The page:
You’re deep in the Amazon rainforest. Towering trees filter all sunlight so that the ground is just a dim, vibrant green. You’re trying to make your way through, but the undergrowth is too thick. You know have no idea what time it is. Just then, you remember, you were supposed to bring a dessert to your boss’s dinner party. It starts at 7:00. If you could just find out what time it is, you could figure out how much time you have to get out of the jungle, back to your apartment, bake a pie, and make it to your boss’s house. If only there was a way!

I am what I consider to be a hypothetical survivalist. I can consider what I would hypothetically need to do to survive and get back to civilization if I were air-dropped into the remote wilderness. Realistically? I like nature — I love it — and spend much of my time out in it. But I also enjoy creature comforts and not fearing for my life. So I entertain myself with the “what ifs” and “hows” of surviving scenarios I have no intention of putting myself in. Telling time in the wild is one such scenario that I’ve given some thought.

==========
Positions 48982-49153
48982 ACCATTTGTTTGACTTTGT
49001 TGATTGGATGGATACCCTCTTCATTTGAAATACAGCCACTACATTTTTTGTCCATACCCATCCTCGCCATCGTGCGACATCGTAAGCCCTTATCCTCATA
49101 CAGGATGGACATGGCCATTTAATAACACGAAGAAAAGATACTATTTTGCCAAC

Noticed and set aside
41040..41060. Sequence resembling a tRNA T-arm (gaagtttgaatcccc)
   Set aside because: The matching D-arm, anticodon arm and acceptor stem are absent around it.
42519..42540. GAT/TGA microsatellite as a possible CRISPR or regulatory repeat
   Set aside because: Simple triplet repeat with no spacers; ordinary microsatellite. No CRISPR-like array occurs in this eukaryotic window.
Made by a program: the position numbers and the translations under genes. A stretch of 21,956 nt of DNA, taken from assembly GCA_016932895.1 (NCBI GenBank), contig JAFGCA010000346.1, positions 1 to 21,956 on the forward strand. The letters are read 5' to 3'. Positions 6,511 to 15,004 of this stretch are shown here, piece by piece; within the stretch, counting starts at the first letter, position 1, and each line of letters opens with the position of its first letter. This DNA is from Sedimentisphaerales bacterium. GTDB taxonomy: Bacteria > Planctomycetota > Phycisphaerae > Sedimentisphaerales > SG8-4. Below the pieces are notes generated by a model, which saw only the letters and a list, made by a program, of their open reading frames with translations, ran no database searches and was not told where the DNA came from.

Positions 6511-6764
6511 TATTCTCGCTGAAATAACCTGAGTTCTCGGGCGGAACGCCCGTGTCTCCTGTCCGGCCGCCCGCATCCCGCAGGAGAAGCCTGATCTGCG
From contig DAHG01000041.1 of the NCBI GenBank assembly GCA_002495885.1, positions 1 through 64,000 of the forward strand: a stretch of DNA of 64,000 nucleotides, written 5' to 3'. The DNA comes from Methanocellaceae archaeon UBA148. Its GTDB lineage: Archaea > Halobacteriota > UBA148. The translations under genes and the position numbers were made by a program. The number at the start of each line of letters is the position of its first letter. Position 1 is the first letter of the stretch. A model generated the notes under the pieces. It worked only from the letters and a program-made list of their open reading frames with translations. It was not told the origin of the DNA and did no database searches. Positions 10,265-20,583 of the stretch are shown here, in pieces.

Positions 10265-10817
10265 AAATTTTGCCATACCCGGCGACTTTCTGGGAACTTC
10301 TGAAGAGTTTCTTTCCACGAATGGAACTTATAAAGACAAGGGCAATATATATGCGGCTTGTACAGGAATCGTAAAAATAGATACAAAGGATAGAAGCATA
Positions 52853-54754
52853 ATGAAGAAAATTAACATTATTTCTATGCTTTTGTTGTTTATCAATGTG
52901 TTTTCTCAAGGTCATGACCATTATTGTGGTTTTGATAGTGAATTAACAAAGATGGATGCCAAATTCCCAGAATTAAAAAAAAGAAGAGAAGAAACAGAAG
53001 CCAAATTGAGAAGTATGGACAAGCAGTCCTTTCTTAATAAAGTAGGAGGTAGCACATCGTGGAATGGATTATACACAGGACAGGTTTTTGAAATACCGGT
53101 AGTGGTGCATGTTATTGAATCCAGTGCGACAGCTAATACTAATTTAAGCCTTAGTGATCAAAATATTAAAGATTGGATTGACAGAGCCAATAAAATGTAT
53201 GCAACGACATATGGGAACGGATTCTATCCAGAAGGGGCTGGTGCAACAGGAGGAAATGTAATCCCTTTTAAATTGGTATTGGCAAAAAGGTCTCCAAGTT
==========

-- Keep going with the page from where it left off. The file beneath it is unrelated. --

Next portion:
G-shock ga-2200mfr-5

Who’s got the time?

Why would anyone need to know what time it is in the wild? There are no (or fewer) meetings, no deadlines per se, and no dinner parties to prepare for. Simple observation of whether it is day or night should suffice for achieving most goals. But sometimes, scenarios call for a closer attunement to the hour, or environments prevent accurate observation of relative time. And sometimes a horologist is air-dropped into the wilderness and simply misses knowing the time.

Orientation and observation are the key elements to reading the hour. Figuring out which way you’re facing is the first step to breaking up the day (and night). Being able to see the sun is a huge help, but not imperative.

Telling time in the wilderness

Seefan2012, CC BY-SA 4.0, via Wikimedia Commons

The basics of the body

You can make significant headway if all you have access to observationally is the sun and your body. Your shadow when standing straight will be longest at dawn and sunset, and shortest at solar noon. Solar noon is not usually the exact noon marked by atomic time, as there are discrepancies created by position within a timezone and observed daylight savings, among other things. It is, however, true noon, as far as nature is concerned.

Keeping track of the length of your shadow through a day will reveal to you when noon is, as well as true north (or south, depending on which hemisphere you’re in). Granted, you can’t be expected to stand in one place all day. A length of string to lay out and measure your shadow against periodically is an adequate workaround. Without serious charts or formulas, it’s near impossible to find the time outside of noon using shadow length. One would need tools for that.